Nintendo Co.’s decision to increase the price of its Switch console with an updated model set for October will test new waters for console makers, which have traditionally sought to juice sales by slashing prices instead of raising them.
The coronavirus outbreak reconfigured expectations across the gaming industry, with companies like Nintendo, Sony Group Corp. and Microsoft Corp. all struggling to satisfy runaway demand from players seeking entertainment and escape. The two Japanese gaming giants reported record profits, downloads and subscriber numbers over the past year.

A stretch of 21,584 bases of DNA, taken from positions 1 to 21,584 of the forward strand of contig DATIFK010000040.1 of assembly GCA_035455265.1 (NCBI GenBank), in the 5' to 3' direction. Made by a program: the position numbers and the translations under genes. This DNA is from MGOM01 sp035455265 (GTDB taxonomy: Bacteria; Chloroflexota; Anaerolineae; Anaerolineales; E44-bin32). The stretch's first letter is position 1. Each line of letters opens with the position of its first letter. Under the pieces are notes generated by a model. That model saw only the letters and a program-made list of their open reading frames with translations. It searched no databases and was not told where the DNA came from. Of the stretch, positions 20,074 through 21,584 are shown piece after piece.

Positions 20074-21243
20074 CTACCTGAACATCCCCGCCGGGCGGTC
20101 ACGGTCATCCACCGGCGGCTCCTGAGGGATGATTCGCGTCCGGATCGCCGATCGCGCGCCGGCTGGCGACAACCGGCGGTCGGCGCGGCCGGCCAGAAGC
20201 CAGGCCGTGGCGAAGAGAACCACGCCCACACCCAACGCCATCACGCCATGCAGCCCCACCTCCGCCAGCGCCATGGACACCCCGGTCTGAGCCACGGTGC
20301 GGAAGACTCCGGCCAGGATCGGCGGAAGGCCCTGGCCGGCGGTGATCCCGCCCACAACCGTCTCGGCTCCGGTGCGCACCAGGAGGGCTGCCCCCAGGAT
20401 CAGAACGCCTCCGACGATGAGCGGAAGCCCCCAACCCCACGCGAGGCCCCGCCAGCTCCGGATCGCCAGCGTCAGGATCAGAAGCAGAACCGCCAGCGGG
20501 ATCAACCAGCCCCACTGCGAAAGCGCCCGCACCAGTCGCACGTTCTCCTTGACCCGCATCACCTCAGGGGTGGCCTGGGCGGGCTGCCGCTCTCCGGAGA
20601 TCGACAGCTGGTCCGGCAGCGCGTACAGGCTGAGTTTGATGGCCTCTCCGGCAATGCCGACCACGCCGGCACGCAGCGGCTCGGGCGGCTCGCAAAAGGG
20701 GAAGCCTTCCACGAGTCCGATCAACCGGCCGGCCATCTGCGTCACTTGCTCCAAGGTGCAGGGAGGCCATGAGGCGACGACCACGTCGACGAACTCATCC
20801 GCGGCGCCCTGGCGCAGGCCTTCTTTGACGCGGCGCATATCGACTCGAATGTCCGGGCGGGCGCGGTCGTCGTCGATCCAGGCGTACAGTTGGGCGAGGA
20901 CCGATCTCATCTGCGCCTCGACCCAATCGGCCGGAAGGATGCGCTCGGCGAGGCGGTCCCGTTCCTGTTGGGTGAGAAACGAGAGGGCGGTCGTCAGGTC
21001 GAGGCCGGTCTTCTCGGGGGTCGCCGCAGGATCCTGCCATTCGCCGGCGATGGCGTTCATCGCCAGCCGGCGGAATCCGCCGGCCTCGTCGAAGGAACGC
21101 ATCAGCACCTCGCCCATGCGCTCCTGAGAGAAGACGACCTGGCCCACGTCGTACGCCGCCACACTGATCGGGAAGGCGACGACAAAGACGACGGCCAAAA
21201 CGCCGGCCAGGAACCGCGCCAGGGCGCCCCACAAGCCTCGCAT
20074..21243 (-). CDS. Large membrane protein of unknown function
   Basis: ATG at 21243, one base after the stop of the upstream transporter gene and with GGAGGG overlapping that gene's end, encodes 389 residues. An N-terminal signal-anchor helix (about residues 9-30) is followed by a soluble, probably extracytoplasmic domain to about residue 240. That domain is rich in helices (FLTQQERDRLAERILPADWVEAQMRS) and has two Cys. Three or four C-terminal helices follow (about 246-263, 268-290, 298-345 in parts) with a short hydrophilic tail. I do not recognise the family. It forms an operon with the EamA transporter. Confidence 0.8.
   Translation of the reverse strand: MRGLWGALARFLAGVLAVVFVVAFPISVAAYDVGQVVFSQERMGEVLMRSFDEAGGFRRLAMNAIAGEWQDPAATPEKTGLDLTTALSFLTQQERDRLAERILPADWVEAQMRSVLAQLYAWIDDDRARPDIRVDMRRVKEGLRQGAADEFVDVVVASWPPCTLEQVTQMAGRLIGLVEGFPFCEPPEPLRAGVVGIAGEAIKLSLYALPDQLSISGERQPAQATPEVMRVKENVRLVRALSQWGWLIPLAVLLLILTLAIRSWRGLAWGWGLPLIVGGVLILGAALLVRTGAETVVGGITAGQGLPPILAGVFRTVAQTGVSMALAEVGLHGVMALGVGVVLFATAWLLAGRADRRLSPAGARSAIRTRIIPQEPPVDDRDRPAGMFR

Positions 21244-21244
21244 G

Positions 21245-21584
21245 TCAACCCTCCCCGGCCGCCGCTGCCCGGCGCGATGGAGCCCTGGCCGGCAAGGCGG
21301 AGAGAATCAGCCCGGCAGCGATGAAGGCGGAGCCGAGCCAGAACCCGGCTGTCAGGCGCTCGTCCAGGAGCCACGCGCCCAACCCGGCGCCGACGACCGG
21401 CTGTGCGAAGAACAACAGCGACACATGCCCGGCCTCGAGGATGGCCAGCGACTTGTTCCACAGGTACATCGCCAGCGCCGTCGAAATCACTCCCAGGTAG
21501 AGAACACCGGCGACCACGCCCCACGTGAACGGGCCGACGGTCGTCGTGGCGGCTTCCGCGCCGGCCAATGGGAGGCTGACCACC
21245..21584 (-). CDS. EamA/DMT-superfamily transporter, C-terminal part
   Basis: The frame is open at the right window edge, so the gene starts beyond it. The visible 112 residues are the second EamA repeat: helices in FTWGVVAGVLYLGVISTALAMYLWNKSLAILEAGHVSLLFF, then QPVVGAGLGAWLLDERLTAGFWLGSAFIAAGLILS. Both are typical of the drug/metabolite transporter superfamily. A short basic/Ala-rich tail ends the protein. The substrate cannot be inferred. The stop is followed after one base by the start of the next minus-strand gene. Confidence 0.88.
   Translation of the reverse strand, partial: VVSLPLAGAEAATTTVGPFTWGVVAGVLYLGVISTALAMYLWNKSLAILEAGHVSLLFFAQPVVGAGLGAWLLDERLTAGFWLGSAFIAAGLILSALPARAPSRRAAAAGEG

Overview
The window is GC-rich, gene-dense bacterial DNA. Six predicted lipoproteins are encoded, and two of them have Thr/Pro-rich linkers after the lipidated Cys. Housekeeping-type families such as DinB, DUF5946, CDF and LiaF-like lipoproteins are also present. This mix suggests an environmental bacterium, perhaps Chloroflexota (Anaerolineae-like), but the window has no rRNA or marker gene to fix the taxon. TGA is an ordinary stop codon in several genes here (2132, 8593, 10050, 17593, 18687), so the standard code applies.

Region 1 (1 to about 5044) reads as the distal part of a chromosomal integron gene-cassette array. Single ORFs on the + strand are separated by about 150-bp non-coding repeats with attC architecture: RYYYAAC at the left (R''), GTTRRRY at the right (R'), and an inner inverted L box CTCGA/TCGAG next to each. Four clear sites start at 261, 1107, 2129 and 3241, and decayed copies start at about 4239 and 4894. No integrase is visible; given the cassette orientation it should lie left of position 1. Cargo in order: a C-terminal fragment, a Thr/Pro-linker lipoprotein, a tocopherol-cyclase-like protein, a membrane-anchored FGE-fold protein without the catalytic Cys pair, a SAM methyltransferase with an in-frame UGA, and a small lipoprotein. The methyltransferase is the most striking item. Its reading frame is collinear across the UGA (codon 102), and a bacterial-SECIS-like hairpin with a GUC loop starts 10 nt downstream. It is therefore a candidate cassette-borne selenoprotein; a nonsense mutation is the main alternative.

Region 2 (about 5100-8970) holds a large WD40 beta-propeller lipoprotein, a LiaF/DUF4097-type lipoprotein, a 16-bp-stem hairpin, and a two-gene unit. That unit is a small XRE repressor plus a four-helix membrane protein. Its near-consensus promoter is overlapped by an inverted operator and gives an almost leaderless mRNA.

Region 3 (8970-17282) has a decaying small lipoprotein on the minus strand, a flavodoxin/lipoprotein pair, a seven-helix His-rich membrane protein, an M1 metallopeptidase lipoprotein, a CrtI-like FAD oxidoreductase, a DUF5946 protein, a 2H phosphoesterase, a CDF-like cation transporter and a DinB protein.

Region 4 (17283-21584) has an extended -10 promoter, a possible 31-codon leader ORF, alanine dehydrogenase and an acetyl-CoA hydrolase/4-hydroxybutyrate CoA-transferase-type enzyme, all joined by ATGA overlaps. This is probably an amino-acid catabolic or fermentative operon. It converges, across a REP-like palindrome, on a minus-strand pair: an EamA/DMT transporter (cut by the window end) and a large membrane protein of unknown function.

Now Nintendo is betting this momentum can be sustained with a new ¥37,980 ($350) model, about ¥5,000 higher than the standard model’s original price tag and a repudiation of traditional console economics. In an industry where consoles typically get mid-life price cuts, the Switch is moving into a higher tier — largely on the strength of a larger and better OLED display and some added storage. The upgrades are estimated to cost around $10 (¥1,100) more per unit, meaning Nintendo is improving profit margins and relying on its rich library of games to keep sales brisk.